Lisa’s beadwork has the longer history, combining materials sourced from around the world, especially Japan and the Czech Republic. The textures are often a contrast of hard and soft, shiny and mat, accompanied by densely worked stitching. As she explains, “Handwork is good for your brain. That’s a lot of therapy.” The scale is often dictated by discarded cigar boxes that she collected from her father and uses as frames, and begun with a fabric that begins to suggest the image.

Photograph provided by Lisa Binkley

“Art is not what you see, but what you make others see.”
Edgar Degas

A number of these works feature anthropomorphic or zoomorphic elements, as in the work Archipelago, in which small polychromed turtles swim in a sea made of concentric and intersecting waves of turquoise, cerulean, and cobalt accented with complementary beads of orange and yellow. The square of beaded waves is set into a larger quilt that has been delicately gridded over a subtle fabric suggesting passing clouds.

Going In is a playful narrative of a rainbow turtle carrying upon its back a seascape with a bright sky and popcorn-shaped clouds. The turtle sets forth into a bejeweled pond of subdued violets and floating golden leaves. Just as the turtle carries a landscape with him, a different treatment of land and sky is explored in Fruition, a small vertically oriented design that settles a quiescent head of a Buddha into a gentle earth-toned soil and from which springs emergent flowers of startling complexity and geometric invention.

A revealing and very personal work entitled On the path each day I realize the journey is my only home suggests a karesansui garden, or dry landscape of raked sand, intended primarily for contemplation rather than meditation. Lisa has created islands of pearlescent orbs and black monoliths that float upon the surrounding beadwork raked into interacting ripple-like rings that resonate the contours of the interposed forms.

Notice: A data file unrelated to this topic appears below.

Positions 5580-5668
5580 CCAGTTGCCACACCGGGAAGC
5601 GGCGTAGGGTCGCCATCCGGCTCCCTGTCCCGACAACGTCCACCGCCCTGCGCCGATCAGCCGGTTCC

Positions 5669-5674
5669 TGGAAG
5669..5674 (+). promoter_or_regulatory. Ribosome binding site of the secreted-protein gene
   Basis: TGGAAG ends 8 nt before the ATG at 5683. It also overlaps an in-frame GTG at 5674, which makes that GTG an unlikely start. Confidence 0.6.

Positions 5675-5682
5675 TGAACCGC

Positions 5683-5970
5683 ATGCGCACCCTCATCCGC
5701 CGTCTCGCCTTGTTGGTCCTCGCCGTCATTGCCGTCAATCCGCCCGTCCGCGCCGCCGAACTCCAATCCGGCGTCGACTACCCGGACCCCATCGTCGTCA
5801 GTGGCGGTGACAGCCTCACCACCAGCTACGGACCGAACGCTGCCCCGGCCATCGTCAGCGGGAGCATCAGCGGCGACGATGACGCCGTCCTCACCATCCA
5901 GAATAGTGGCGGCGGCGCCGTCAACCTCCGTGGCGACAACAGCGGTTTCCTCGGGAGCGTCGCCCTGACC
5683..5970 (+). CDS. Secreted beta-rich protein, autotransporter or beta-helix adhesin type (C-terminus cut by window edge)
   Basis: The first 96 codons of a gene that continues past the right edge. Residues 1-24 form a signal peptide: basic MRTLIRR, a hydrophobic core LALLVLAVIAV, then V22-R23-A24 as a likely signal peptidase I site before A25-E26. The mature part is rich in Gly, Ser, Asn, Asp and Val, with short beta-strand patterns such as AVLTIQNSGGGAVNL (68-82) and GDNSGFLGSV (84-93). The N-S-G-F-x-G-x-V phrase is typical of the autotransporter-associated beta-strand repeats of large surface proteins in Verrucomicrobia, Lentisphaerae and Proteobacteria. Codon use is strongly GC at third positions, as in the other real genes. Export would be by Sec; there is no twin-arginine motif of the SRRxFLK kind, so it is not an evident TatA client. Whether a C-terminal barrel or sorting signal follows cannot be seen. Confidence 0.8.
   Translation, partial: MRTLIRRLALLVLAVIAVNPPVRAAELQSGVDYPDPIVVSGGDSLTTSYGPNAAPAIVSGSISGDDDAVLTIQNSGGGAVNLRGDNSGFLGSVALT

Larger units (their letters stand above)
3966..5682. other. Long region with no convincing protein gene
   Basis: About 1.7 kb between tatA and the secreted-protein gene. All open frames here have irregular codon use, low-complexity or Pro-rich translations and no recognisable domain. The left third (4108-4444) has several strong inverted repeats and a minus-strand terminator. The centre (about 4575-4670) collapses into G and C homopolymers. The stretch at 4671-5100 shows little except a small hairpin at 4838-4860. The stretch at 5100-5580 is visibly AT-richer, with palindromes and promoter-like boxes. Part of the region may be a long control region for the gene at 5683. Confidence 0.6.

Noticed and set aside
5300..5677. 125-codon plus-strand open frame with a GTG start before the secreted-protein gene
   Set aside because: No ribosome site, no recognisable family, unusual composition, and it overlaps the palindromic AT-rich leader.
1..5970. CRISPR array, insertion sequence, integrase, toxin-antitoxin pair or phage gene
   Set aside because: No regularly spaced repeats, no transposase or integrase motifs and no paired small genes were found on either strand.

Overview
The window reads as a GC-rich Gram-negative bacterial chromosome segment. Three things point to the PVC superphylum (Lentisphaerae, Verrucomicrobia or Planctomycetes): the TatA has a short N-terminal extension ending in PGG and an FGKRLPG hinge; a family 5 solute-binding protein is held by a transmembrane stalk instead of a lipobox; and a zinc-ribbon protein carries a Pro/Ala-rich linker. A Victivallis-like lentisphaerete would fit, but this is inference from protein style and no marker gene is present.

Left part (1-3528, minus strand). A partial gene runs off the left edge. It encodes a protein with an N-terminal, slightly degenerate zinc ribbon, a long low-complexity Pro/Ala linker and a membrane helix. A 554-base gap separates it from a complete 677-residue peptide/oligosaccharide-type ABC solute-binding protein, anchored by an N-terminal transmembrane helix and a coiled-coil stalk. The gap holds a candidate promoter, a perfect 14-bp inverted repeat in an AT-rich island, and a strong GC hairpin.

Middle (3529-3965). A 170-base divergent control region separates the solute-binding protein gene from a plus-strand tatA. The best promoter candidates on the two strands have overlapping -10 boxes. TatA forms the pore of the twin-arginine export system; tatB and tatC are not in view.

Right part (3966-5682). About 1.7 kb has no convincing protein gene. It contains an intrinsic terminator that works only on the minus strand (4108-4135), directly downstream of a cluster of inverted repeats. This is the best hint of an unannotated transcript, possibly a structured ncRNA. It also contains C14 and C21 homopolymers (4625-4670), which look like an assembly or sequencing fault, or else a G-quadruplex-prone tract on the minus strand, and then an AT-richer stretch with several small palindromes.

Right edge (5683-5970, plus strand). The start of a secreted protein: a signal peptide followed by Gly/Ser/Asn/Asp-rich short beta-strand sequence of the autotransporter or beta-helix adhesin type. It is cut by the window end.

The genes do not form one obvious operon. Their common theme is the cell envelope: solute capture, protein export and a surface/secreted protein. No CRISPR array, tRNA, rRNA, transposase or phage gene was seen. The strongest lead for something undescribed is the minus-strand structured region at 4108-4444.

Photograph provided by Lisa Binkley

In 2019, Lisa began to explore botanical dyeing as a precursor to making larger quilted and stitched tapestry-like hangings—from small picture-sized objects up to wall size (70 by 100 inches), such as her current effort, Forest Clearing. The larger works are composed of multiple smaller, disparately sized dyed fabric pieces with mysterious, ethereal, almost fragile images that seem to fade into and out of focus. Joined together like carefully tended fields seen from the air, these quilts are accented and abetted by tiny arabesques of stitching set against the evanescent traces of botanical diversity. Unlike the centripetal and centrifugal forces at work in the beaded images, these pieces seem to possess a more organic quality of growth, neither random nor constrained, but responding to a deep organizing principle like that governing the growth of a flowering bush.

Lisa’s work remains playful, pensive, mysterious, and enduring. She has taken the often overlooked tools of needle, thread, buttons, beads, and fabric and, using the skills passed on by generations of women, created works of lasting and compelling beauty.

Chris Gargan is a landscape artist and freelance writer working from his farm southwest of Verona. You can find his work at Abel Contemporary Gallery in Stoughton. He is seen here with his dog Tycho Brahe.

Photograph by Larassa Kabel